Movie Score - 8.5
Thor: Ragnarok might be the strangest Marvel movie in their entire MCU world. It feels a lot like Guardians of the Galaxy except even stranger and really does a lot to elevate the character of Thor – someone who before this was one of the least interesting characters in the entire MCU.
If there was one complaint about the first two Thor movies it was that Thor was never the best character in his own movies and his brother Loki – the villain in one and the antagonistic sidekick in the second – always overshadowed his heroic Avenger brother.
While Loki is still a great deal of fun in Thor: Ragnarok, new director Taika Waititi (Hunt for the Wilderpeople) did a lot to make Thor just as fun this time around. What resulted was a movie that was high on action, had more comedy than almost any MCU movie and left viewers with smiles on their faces even with a story that didn’t always measure up.
Thor has been gone since Avengers: Age of Ultron and this movie explains where he has been. Thor was looking for the infinity gems (he didn’t find any) but he did learn that Ragnarok was coming and he set out to defeat Surtur (Clancy Brown) to stop it.
See, in Norse mythology, Ragnarok is the end of days – the Norse version of the Bible’s Book of Revelations. At Ragnarok, all the Norse Gods die at the hands of their enemies and Ragnarok ends the era of the Gods. In its place, a new land grows without Gods and starts to prosper as the time of humans lives on in their place.
Of course, Thor doesn’t want to die and he wants to save Asgard, so he takes on Surtur to stop it. However, when he returns to Asgard, he learns what we all learned in the post-credit sequence in Thor 2 – Odin is gone and Loki is impersonating him and leading Asgard.
After Thor calls out his brother, heads for a meeting on Earth with a special guest star from the MCU, and then the two finally find Odin, things get really dark.
Odin had a daughter before Thor was born and that daughter was Hela, the Goddess of Death. She returns and sets her sights on ruling Asgard – or destroying it if the people resist. Heimdall has gone into hiding after Loki as Odin called him a traitor to Asgard and Thor finds he has to save Asgard from his sister.
The problem is that Hela is stronger than Thor and the movie takes a huge detour before Thor can actually battle his sister. Thor and Loki end up transported to another world called Sakarr and suddenly the movie changes from a Thor movie into an adaptation of the comic book Planet Hulk.
This is where everything goes off the rails. Thor and Loki find Hulk is also on this planet, competing in a forced gladiator battle for a being known as The Grandmaster. There is also a former Asgardian there from the legendary Valkyrie – female protectors of Asgard.
So, with all that said, Thor has to escape from The Grandmaster, convince Hulk and Valkyrie to join him and return to Asgard, and try to defeat his ultra-powerful sister Hela – despite her already destroying Mjolnir.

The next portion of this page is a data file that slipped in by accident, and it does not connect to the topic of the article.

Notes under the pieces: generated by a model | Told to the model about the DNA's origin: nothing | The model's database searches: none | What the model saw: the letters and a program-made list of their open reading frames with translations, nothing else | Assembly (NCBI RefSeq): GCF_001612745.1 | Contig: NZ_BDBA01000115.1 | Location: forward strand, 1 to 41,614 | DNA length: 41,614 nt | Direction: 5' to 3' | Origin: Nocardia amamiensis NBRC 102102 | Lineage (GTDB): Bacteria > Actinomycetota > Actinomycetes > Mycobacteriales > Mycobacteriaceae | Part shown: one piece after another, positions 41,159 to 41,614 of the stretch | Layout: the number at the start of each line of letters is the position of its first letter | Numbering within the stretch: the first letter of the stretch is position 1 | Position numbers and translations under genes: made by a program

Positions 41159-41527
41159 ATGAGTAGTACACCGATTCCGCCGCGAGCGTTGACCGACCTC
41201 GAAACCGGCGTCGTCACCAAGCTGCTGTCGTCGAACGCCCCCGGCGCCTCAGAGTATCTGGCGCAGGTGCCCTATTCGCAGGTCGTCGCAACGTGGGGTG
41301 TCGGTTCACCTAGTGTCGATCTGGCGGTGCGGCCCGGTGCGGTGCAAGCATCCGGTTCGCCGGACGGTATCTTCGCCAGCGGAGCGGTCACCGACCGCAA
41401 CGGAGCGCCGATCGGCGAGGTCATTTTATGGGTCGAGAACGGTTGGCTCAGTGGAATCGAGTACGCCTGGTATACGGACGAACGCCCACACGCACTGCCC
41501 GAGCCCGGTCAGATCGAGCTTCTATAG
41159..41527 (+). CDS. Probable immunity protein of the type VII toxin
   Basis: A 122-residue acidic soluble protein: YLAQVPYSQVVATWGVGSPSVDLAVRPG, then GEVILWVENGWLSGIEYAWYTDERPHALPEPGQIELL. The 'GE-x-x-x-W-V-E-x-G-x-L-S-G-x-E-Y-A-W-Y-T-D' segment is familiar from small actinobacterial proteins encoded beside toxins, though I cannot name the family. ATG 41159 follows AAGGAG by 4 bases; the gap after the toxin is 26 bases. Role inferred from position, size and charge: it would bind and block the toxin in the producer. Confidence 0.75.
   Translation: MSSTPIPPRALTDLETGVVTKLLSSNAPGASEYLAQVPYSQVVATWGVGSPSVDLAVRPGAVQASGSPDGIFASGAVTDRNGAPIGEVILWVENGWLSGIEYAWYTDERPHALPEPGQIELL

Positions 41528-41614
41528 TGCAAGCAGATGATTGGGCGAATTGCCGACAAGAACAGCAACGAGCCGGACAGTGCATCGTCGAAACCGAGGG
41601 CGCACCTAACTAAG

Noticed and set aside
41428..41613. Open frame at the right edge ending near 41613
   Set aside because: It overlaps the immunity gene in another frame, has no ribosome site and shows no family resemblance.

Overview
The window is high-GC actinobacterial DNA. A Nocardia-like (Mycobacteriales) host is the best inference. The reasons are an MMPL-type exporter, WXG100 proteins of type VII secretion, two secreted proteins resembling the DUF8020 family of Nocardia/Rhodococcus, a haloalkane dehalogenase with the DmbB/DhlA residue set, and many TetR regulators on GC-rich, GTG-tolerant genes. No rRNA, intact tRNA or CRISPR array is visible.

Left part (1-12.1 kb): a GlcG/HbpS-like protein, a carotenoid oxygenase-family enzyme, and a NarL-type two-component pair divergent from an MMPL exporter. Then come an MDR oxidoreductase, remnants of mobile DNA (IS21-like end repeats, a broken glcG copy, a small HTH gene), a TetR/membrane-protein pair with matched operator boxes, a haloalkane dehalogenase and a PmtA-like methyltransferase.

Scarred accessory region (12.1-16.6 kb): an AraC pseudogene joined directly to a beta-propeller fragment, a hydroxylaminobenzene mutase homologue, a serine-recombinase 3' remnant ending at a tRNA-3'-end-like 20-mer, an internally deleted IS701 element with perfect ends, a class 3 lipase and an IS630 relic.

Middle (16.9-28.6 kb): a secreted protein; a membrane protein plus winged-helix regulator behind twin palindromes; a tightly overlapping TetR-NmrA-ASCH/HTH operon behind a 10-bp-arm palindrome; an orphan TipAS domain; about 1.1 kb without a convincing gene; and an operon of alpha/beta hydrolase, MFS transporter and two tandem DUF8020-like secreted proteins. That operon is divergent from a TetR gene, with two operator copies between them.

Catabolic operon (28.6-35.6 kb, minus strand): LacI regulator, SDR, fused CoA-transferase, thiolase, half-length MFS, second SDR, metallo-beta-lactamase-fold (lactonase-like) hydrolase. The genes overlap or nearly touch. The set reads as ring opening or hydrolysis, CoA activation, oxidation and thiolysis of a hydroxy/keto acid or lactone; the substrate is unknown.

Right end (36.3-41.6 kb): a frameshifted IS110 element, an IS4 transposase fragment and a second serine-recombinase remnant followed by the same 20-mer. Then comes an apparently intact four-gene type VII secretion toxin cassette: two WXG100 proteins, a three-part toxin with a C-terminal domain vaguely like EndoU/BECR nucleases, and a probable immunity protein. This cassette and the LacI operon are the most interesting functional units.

That is a lot packed into one movie but unlike Batman V Superman, this works great and never feels overloaded or patched together. A lot of that has to do with the comedy scenes spread throughout, which gives fans a chance to smile, laugh and breathe a little in between intense scenes.
Chris Hemsworth is masterful here portraying Thor. He is very funny at times and shows great range at his vulnerability when he starts to feel like hope is lost. Honestly, Hemsworth is a huge star and this is the first time in the MCU that he gets a chance to show how great he really is.
As always Tom Hiddleston is magnificent as Loki and Mark Ruffalo is still fun as Bruce Banner and Hulk. The final member of the heroes in this movie is Valkyrie, played by Tessa Thompson. She brings a lot to the character, who is one of the most interesting female characters in the MCU, a drunk warrior who can hold her own but is far from boring and perfect (like a Black Widow).
A special place on the pendulum goes to Cate Blanchett as Hela. She is so amazing as the first major female villain in the MCU. Honestly, she is better than almost all the male villains and just steals every scene she appears in. The biggest problem with all Marvel movies is a lame bad guy and Thor: Ragnarok rides high above the rest (outside of Loki in Avengers).
I have heard some criticize the humor – especially the timing of some of the jokes. I didn’t have a problem with it at all as I felt that it really helped to lighten the mood during the movie and gave it a fun pace that really made me smile throughout.
At the end of the day, Thor: Ragnarok is easily the best Thor movie and stands as one of the upper echelon of Marvel movies in the MCU. It seems like Marvel is just having fun now, and even with a situation as serious as Ragnarok, Marvel knows how to make sure fans leave with a smile on their face.by